As those who collect colored gel pens and manga already know, the Japanese bookstore Kinokuniya is opening its first Texas branches in Dallas this month. (Read about it in the February issue of the magazine.) In response to Toyota’s relocation to Plano, we’re seeing an influx of Japanese families and businesses. New ramen shops continue to pop up, most recently Ichiro Ramen, an extension of the growing Maple Ave dining district, and Hanabi Ramen & Izakaya, a transplant from Fort Worth that settled in the same Carrollton strip mall that houses Ranch 99 and the popular Taiwanese 85 Bakery. Meanwhile, since 2014 (the year of ramen mania nationwide), we’ve had ramen in Deep Ellum, ramen on Lowest Greenville, ramen in the no-seat, stand-at-the-counter style that’s classic in Tokyo. We’ve slurped veggie ramen, spicy lobster ramen, and a dozen versions of pork tonkotsu, creamy-brothed and sleek and floating bits of nori sheets and mountain vegetables and grilled chashu (pork belly) and other gems.
What comes next on the slurping horizon?
Last week, The New York Times dining critic Pete Wells wrote his dining column about the first U.S. branch of a popular Japanese ramen chain Ichiran that has established its reputation on serving tonkotsu ramen in individual booths, the specially patented “aji shuchu” (concentrate-on-flavor) booths.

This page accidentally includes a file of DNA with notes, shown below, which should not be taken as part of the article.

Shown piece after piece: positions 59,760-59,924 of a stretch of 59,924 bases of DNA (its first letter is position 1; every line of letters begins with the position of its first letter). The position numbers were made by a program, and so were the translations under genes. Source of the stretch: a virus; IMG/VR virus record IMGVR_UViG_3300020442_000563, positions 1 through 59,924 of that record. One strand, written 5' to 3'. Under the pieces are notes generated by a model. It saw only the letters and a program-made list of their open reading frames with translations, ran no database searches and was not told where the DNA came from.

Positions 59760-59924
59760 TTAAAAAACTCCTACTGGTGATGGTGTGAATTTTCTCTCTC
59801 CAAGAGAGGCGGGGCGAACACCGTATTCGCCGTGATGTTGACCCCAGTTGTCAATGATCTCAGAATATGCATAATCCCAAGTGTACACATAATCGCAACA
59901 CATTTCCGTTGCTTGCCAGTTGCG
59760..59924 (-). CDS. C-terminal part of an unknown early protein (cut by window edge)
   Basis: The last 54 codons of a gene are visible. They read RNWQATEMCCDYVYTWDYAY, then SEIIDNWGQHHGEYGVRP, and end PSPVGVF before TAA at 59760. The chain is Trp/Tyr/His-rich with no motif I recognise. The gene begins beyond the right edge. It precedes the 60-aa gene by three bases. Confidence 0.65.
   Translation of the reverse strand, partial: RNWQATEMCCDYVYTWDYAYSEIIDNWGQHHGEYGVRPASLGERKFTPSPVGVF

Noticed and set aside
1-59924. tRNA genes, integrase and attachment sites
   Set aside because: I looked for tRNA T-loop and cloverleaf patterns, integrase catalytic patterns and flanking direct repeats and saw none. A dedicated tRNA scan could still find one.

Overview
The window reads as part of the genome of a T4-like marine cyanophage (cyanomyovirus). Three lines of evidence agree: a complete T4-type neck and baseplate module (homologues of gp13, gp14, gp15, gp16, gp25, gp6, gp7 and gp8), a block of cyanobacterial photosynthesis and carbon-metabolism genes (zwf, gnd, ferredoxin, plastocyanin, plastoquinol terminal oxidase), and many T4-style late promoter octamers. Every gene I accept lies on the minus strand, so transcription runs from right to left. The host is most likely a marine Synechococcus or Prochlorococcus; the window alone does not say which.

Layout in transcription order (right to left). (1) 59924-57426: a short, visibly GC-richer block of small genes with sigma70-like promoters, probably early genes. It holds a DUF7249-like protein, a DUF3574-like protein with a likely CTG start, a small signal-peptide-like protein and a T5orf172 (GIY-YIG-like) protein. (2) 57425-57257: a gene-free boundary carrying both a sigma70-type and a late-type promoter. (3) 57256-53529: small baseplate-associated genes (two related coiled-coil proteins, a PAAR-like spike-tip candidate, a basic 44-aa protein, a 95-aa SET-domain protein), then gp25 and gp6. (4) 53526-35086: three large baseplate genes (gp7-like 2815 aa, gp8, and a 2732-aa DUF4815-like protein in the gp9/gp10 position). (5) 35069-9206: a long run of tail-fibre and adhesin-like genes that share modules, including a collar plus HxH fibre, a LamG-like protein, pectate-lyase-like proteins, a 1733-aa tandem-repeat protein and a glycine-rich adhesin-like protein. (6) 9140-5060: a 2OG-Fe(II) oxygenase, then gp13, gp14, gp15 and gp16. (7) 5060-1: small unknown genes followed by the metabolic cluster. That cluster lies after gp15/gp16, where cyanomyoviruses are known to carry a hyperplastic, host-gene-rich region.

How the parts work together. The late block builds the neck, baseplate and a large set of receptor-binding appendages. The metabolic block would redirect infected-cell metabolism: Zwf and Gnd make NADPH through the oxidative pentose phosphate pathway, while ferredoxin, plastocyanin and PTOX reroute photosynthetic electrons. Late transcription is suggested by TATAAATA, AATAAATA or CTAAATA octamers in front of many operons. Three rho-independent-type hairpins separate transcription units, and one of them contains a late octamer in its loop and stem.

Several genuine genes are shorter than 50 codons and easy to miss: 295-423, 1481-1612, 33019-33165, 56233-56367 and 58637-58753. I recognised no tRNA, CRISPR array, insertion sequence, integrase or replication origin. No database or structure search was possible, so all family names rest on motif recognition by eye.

These are not fully enclosed confessionals, but more like voting booths or study carrels, with shielding partitions and a back wall of tatami mat, where, once ensconced in your flavor-concentration haven, you fill out a check-list card to be passed off to the person who appears only as a hand reaching through the briefly opened tatami mat. Noodle density, check. Creaminess of broth, check. Toppings, check. And you’re off on your solo flavor adventure.
They remind me of the private cubbies you find in some of the older Korean coffee shops along Royal Lane (9 Rabbits was this way before it was remodeled to become the light-filled, airy space it is now). But this is not about spreading out your weekend homework alongside a matcha roll and boba tea and spending a morning reading. It’s about the ultimate act of tonkotsu concentration. It’s also in some ways an extension of Automat culture in early 20th-century New York, the Horn & Hardart temples that were emblems of the future, where you’d drop in a nickel and claim your destiny – no other humans involved; just you and the food-purveying machine.
The first Ichiran opened in Japan in 1960. Brooklyn has its claim to the first in the U.S. I’m making the bold Dallas bid. I say it’s only be a matter of time before we, too, are slurping soup from inside a phone booth-sized cubicle. Ichiran reps, we’re game.